Treynor Ratio = (Annualized Total Return - Risk Free Return) / (Beta)
- Risk Free Return is calculated using the Basis ticker in FT Cloud
- Beta is calculated against the Benchmark ticker in FT Coud
Ulcer Index is a measure of the depth and duration of drawdowns in an investment or portfolio. It is used to evaluate the risk of an investment or portfolio by quantifying the level of pain or discomfort that an investor might feel during periods of poor performance.
The Ulcer Index provides a measure of the level of discomfort associated with an investment or portfolio during periods of poor performance. A higher Ulcer Index indicates that an investment or portfolio has experienced deeper and longer drawdowns, while a lower Ulcer Index indicates that an investment or portfolio has experienced less severe drawdowns.
Investors can use the Ulcer Index to evaluate the risk associated with an investment or portfolio and to compare the risk of different investments or portfolios. It can help investors to make more informed investment decisions by providing a measure of the potential pain or discomfort that they may experience during periods of poor performance.
The Ulcer Index is calculated by determining the square root of the average of the sum of the squared percentage drawdowns over a specific period of time. The formula for the Ulcer Index is as follows:
- Every day, determine the % amount ‘R’ that a mutual fund is below it’s highest previous value.
- Calculate a running total of R-squared.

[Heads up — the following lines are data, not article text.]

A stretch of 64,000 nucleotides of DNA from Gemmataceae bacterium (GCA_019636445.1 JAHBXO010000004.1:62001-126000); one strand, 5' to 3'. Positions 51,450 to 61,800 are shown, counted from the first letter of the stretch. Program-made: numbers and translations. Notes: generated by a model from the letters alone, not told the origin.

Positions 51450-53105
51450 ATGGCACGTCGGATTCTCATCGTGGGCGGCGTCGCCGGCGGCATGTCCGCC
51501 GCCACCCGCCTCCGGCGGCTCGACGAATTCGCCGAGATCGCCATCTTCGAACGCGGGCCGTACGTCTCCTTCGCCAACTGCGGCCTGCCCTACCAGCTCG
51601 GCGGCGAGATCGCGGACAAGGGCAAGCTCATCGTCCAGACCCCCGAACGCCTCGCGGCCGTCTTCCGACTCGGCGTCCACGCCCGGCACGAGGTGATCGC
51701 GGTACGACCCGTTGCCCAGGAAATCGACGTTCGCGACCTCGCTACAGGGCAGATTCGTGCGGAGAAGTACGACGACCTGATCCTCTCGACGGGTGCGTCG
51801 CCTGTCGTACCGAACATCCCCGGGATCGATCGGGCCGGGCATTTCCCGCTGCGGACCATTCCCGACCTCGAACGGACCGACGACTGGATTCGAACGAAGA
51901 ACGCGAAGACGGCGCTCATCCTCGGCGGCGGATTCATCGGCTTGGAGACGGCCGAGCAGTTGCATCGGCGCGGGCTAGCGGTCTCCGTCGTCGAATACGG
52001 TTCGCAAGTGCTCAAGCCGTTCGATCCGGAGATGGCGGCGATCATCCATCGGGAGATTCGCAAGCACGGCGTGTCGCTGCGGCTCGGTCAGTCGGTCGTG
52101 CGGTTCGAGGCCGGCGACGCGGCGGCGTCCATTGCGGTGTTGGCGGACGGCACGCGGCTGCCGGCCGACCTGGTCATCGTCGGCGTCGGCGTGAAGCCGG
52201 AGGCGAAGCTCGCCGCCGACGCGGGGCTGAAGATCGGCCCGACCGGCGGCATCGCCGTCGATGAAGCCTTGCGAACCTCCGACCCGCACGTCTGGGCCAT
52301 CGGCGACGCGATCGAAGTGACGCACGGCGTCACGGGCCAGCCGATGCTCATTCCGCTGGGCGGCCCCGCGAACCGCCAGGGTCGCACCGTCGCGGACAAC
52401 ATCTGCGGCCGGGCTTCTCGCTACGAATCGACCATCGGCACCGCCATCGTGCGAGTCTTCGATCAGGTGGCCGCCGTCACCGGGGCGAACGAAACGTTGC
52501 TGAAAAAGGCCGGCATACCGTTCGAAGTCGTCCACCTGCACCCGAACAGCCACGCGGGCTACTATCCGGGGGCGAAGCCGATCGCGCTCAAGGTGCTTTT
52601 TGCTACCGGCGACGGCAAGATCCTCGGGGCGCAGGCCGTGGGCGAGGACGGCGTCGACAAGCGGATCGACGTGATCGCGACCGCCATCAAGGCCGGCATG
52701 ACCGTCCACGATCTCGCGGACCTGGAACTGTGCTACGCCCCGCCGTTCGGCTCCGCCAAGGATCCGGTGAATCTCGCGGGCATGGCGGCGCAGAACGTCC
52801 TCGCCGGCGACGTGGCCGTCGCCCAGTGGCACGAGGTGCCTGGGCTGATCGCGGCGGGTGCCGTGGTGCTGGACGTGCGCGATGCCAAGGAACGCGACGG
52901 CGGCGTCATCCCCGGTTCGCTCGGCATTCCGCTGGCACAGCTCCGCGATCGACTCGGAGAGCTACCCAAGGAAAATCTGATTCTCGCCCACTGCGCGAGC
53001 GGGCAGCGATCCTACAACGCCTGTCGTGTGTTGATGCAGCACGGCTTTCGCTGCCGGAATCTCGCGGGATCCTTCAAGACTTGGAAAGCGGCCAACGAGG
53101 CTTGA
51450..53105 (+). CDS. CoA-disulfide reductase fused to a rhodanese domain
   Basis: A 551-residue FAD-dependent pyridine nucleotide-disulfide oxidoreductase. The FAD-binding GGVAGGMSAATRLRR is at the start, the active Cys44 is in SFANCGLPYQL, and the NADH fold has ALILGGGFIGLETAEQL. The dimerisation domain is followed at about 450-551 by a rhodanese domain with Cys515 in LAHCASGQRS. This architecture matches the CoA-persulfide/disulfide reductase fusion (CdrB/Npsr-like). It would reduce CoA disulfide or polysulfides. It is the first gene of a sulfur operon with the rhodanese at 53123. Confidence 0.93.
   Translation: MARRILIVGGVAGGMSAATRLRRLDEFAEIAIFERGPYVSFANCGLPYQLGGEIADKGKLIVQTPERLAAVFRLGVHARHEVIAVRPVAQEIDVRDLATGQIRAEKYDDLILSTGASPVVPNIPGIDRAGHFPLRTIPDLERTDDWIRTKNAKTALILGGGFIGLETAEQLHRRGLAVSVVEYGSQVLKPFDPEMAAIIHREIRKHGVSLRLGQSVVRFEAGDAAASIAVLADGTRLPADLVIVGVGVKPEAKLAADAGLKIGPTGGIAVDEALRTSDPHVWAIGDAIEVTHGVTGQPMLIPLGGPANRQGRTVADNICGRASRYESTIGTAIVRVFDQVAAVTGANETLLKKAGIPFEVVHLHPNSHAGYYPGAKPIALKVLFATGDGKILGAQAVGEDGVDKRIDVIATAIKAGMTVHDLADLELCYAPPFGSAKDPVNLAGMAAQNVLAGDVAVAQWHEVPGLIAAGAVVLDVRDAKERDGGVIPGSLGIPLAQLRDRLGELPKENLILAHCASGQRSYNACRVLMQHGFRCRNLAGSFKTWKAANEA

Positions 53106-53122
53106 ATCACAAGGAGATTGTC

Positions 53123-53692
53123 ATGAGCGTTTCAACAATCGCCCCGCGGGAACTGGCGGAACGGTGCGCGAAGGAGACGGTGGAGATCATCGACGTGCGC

- Then divide this product by N, the total number of days in the period and take the square root of the quotient to obtain UI.
- The lower the Ulcer Index the easier an investment will be to live with and the less troubling it will be on the down days.
Ulcer Index = SquareRoot((the sum of all R² values) / N)
Ulcer Performance Index
Ulcer Performance Index (UPI) is a risk-adjusted measure of investment performance that takes into account both the return and the risk associated with an investment or portfolio. It is used to evaluate the performance of an investment or portfolio by quantifying the level of pain or discomfort that an investor might feel during periods of poor performance.
The UPI provides a measure of the risk-adjusted return of an investment or portfolio, taking into account both the return and the risk associated with the investment or portfolio. A higher UPI indicates that an investment or portfolio has generated a higher risk-adjusted return, while a lower UPI indicates that an investment or portfolio has generated a lower risk-adjusted return.